Racism In Huck Finn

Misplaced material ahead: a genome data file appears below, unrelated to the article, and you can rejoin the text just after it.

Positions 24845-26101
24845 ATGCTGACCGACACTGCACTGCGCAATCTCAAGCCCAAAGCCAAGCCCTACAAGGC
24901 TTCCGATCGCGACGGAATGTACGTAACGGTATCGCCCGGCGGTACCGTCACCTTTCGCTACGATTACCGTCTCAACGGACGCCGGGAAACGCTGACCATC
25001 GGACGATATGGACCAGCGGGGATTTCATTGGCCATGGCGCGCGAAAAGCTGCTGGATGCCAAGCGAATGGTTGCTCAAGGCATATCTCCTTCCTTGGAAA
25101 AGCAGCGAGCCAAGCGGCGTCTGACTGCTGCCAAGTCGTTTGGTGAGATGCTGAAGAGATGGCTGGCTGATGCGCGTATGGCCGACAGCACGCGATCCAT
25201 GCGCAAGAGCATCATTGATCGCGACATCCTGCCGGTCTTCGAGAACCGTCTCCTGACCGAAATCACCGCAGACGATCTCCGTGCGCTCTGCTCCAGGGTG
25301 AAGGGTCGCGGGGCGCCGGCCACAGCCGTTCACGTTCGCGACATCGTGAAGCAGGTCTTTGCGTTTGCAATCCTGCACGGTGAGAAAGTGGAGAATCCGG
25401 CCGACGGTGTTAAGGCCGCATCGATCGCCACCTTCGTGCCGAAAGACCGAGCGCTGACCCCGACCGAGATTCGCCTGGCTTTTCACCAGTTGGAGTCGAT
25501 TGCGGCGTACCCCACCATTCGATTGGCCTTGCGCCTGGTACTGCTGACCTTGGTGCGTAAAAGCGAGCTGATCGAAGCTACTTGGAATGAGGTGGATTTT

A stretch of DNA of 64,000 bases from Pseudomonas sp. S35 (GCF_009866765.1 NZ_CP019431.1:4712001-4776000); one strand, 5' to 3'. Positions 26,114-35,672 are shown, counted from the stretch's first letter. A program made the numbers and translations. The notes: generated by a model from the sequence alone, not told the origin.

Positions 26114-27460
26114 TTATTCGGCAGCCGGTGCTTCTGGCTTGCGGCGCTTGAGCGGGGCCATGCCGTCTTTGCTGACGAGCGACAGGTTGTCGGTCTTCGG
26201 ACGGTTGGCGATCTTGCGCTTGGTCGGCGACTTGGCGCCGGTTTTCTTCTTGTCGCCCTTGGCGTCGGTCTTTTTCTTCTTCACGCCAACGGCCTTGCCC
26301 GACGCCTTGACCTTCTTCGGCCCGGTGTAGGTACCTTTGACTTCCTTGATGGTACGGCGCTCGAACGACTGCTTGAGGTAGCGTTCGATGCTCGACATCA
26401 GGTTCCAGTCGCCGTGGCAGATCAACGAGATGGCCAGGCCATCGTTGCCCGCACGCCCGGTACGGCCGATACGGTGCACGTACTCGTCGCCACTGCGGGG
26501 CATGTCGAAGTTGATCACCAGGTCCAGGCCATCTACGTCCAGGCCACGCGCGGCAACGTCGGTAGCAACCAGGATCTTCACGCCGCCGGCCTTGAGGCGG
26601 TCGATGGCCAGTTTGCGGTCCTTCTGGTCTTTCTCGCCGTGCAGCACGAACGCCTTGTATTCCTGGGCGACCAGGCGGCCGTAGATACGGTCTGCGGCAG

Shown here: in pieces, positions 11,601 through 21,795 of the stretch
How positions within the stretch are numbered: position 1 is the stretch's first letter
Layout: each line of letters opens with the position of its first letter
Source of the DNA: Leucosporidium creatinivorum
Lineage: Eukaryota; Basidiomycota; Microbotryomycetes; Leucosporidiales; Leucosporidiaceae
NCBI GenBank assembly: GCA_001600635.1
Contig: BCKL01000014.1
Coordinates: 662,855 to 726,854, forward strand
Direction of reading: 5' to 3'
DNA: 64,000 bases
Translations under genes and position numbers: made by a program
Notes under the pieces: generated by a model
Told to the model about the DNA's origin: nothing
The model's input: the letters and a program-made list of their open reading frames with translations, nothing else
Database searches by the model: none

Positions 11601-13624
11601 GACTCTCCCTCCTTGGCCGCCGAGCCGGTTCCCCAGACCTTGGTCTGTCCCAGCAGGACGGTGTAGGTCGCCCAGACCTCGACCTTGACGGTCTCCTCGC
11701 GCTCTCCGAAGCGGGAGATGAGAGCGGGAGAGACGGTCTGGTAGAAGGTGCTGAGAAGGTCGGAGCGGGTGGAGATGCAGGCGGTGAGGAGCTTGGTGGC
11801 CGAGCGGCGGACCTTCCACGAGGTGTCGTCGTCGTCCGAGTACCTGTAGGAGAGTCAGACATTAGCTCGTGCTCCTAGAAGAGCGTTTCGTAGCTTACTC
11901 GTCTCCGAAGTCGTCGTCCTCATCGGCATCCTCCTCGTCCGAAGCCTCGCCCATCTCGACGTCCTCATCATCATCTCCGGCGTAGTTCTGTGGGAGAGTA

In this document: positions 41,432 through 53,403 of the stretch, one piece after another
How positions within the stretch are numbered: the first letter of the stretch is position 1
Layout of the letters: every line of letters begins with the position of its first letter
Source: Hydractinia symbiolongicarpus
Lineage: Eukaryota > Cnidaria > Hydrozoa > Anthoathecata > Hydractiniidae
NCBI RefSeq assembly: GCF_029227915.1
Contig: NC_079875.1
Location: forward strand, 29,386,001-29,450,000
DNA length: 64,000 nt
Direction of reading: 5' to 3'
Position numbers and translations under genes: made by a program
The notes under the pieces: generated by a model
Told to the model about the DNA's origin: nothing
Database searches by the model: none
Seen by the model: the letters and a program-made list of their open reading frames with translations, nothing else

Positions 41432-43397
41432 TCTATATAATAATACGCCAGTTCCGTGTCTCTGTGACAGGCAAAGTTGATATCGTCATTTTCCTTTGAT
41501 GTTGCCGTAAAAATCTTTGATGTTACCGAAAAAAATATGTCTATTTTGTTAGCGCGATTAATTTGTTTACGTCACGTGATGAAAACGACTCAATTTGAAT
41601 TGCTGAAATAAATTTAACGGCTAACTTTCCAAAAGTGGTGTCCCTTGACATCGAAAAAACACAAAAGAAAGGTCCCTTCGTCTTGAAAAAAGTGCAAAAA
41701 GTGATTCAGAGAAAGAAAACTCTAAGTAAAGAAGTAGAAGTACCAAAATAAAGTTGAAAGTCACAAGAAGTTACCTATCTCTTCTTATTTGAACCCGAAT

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Racism stands as one of the largest wounds in America’s history. Racism plagues America, beginning with the enslavement of an entire group of people based solely on the color of their skin. Mark Twain’s Reconstruction era novel, The Adventures of Huckleberry Finn, displays the racism found in pre-Civil War times. Through the use of Huck’s unique perspective, Twain exposes his audience to the treatment of African Americans regarding their societal worth and treatment [INSERT SO WHAT] Huckleberry Finn’s rejection of normative societal standards make him the perfect narrator to portray Mark Twain’s ideals. T.S. Eliot states, “through the eyes of Huck there is a deep human pathos” (Eliot 350). In his novel, Mark Twain does not intend to degrade African Americans, he strives to make people realize the vice in slavery and the dehumanization of other people based on the color of their skin. Twain utilizes Huck in order to provide a perspective on slavery that has not been entirely corrupted by the societal beliefs of the time period. In David L. Smith’s article, “Huck, Jim, and American Racial Discourse,” he provides a definition for race: “a strategy for regulating a segment of the population to a permanent inferior status” (Smith 364). This concept is something that Twain understood and used to his advantage by making a character, like Huck, who is partially removed from this society and is not entirely influenced by its values. Another argument presents how “part of

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